Pilates is an exercise that focuses on movements which improves flexibility, posture and strength.
These exercises work the muscles of the Powerhouse which consist of the abdominals, buttocks, thighs and lower back. The focus of Pilates is to strengthen these muscles and allow one to stretch and lengthen the body. This is a great form of exercise and is beneficial for most of the population especially those seeking flexibility, toning and a long lean appearance.
The benefits of Pilates include improved muscle tone, increased strength and flexibility, improved balance, improved overall mobility and precision in how you move, as well as injury prevention through better muscle control and balance. Pilates also focuses on breathing which is great for improving circulation and relieving stress.
Pilates can be done by people of all ages and fitness levels. It can be beneficial for those with weak or imbalanced muscles, poor posture and for certain injuries because it helps strengthen muscles in a relaxed and low-impact way. It is advised, however, with serious injuries that individuals see a physician before taking a class or doing any exercises at home.
Some Pilates exercises use machines called reformers. Others use weighted balls, resistance bands or Pilates straps or rings. Although there are many different ways to do Pilates, emphasis is always placed on a few core principles including: precision, concentration, control, centering, fluidity and breathing. Precision means exercises are performed in one precise and perfect movement rather than many half-hearted attempts. Emphasis is placed on quality over quantity. Concentration is used to perform each movement exactly as cued by the instructor. Instructors use precise cues to move participants through the exercises with precision. For example, while performing the roll-up exercise, the instructor will cue the class to inhale while lying flat on their backs, then exhale while rolling up one vertebra at a time to a seated position. Participants are then cued to slowly roll back down to lying position, articulating one vertebra at a time while inhaling. The ability to maintain control in the body during a movement is more important than intensity or repetition. Controlled movement is often neglected in fitness. Centering helps participants to focus on the Powerhouse which we refer to as the core. The core is the foundation of all Pilates movement.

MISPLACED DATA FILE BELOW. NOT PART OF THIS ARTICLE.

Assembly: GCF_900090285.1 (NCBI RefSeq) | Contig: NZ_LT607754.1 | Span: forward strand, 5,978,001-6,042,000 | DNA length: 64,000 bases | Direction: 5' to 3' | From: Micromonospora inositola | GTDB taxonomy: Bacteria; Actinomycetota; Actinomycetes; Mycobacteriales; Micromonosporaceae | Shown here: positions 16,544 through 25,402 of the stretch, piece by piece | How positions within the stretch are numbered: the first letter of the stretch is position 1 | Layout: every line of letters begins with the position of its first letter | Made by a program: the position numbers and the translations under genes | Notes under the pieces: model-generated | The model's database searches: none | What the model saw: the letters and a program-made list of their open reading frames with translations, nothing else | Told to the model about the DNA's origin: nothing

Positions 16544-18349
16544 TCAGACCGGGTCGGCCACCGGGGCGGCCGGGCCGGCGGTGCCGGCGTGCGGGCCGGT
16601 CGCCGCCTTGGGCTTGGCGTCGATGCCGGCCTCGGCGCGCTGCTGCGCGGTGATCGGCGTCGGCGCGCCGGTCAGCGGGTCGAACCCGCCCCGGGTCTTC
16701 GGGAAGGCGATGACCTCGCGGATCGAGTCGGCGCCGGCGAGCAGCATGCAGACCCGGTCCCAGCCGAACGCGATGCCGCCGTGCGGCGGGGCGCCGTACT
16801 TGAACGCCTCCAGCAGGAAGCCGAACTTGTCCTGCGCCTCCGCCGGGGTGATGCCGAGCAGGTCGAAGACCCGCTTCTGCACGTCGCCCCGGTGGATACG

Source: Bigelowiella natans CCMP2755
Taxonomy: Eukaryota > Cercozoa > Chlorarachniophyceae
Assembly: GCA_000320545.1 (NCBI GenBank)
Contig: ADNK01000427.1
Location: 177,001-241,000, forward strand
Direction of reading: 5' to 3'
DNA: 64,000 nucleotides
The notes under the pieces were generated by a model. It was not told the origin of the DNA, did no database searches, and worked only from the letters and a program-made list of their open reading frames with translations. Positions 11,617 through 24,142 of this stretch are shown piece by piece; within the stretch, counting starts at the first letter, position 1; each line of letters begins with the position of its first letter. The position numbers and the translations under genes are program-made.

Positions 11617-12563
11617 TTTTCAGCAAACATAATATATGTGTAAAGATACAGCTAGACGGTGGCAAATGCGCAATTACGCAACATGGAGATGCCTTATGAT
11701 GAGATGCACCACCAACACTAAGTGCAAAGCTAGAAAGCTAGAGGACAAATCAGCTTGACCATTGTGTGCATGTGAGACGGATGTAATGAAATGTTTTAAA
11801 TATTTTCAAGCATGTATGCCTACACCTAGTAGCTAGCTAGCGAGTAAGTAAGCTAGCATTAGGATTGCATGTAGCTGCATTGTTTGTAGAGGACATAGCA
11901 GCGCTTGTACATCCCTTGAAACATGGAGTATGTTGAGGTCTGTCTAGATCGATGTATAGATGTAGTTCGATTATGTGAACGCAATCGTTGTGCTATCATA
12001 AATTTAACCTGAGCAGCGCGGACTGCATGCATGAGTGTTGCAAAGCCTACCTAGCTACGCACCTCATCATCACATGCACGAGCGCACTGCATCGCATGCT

Fluidity is used to control all movements without tension or jerking. Breathing, which is sometimes overlooked in exercise, is heavily emphasized in Pilates. Deep breathing not only oxygenates the muscles but also reduces tension in the upper neck and shoulders.
Pilates is an excellent form of exercise to promote a balanced and functional body Every exercise is rooted in spinal stability, with engaged abdominal muscles. Engaged abdominals does not mean sucking the abdominal muscles in, it means tightening them. To engage the abs a person can try standing up tall then leaning forward without bending at the waist. As the weight shifts forward, the abs will tighten to keep the individual upright. This is how it feels to engage the abdominal muscles. This is a core concept that can not only be used for Pilates, but for any individual performing abdominal exercises.
Pilates is an exercise that can be done at home or in a class. For first-timers, a Pilates class can be beneficial as it will provide the guidance and instruction needed to ensure the Pilates principles are practiced. Pilates and other group exercise classes are offered at most fitness centers, including the Baraga County Memorial Hospital Rehab and Fitness Center. Contact your local fitness center for a class schedule and more information.
Editor's note: Kim LaBerge is Baraga County Memorial Hospital Rehab & Fitness Center fitness coordinator.